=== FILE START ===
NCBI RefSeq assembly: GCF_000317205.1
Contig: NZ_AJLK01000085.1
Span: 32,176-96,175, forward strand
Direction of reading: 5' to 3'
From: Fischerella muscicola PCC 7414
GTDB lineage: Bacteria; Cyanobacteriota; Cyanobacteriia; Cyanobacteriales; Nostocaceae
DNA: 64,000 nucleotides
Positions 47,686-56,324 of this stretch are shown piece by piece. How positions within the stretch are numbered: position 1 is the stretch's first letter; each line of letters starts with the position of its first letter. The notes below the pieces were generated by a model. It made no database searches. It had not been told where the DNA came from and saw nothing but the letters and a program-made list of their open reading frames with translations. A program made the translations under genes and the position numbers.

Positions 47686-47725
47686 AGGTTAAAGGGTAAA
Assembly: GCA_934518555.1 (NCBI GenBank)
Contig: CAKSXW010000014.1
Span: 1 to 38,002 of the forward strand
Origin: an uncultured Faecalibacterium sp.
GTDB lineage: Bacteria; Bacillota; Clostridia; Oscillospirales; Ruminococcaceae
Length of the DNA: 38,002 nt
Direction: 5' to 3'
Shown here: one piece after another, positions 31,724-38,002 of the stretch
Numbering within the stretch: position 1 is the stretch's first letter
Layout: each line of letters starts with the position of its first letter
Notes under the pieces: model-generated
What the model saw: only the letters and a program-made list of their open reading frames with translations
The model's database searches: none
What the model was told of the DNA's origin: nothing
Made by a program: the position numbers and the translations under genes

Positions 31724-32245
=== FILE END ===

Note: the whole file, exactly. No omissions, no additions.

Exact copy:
NCBI RefSeq assembly: GCF_000317205.1
Contig: NZ_AJLK01000085.1
Span: 32,176-96,175, forward strand
Direction of reading: 5' to 3'
From: Fischerella muscicola PCC 7414
GTDB lineage: Bacteria; Cyanobacteriota; Cyanobacteriia; Cyanobacteriales; Nostocaceae
DNA: 64,000 nucleotides
Positions 47,686-56,324 of this stretch are shown piece by piece. How positions within the stretch are numbered: position 1 is the stretch's first letter; each line of letters starts with the position of its first letter. The notes below the pieces were generated by a model. It made no database searches. It had not been told where the DNA came from and saw nothing but the letters and a program-made list of their open reading frames with translations. A program made the translations under genes and the position numbers.

Positions 47686-47725
47686 AGGTTAAAGGGTAAA
Assembly: GCA_934518555.1 (NCBI GenBank)
Contig: CAKSXW010000014.1
Span: 1 to 38,002 of the forward strand
Origin: an uncultured Faecalibacterium sp.
GTDB lineage: Bacteria; Bacillota; Clostridia; Oscillospirales; Ruminococcaceae
Length of the DNA: 38,002 nt
Direction: 5' to 3'
Shown here: one piece after another, positions 31,724-38,002 of the stretch
Numbering within the stretch: position 1 is the stretch's first letter
Layout: each line of letters starts with the position of its first letter
Notes under the pieces: model-generated
What the model saw: only the letters and a program-made list of their open reading frames with translations
The model's database searches: none
What the model was told of the DNA's origin: nothing
Made by a program: the position numbers and the translations under genes

Positions 31724-32245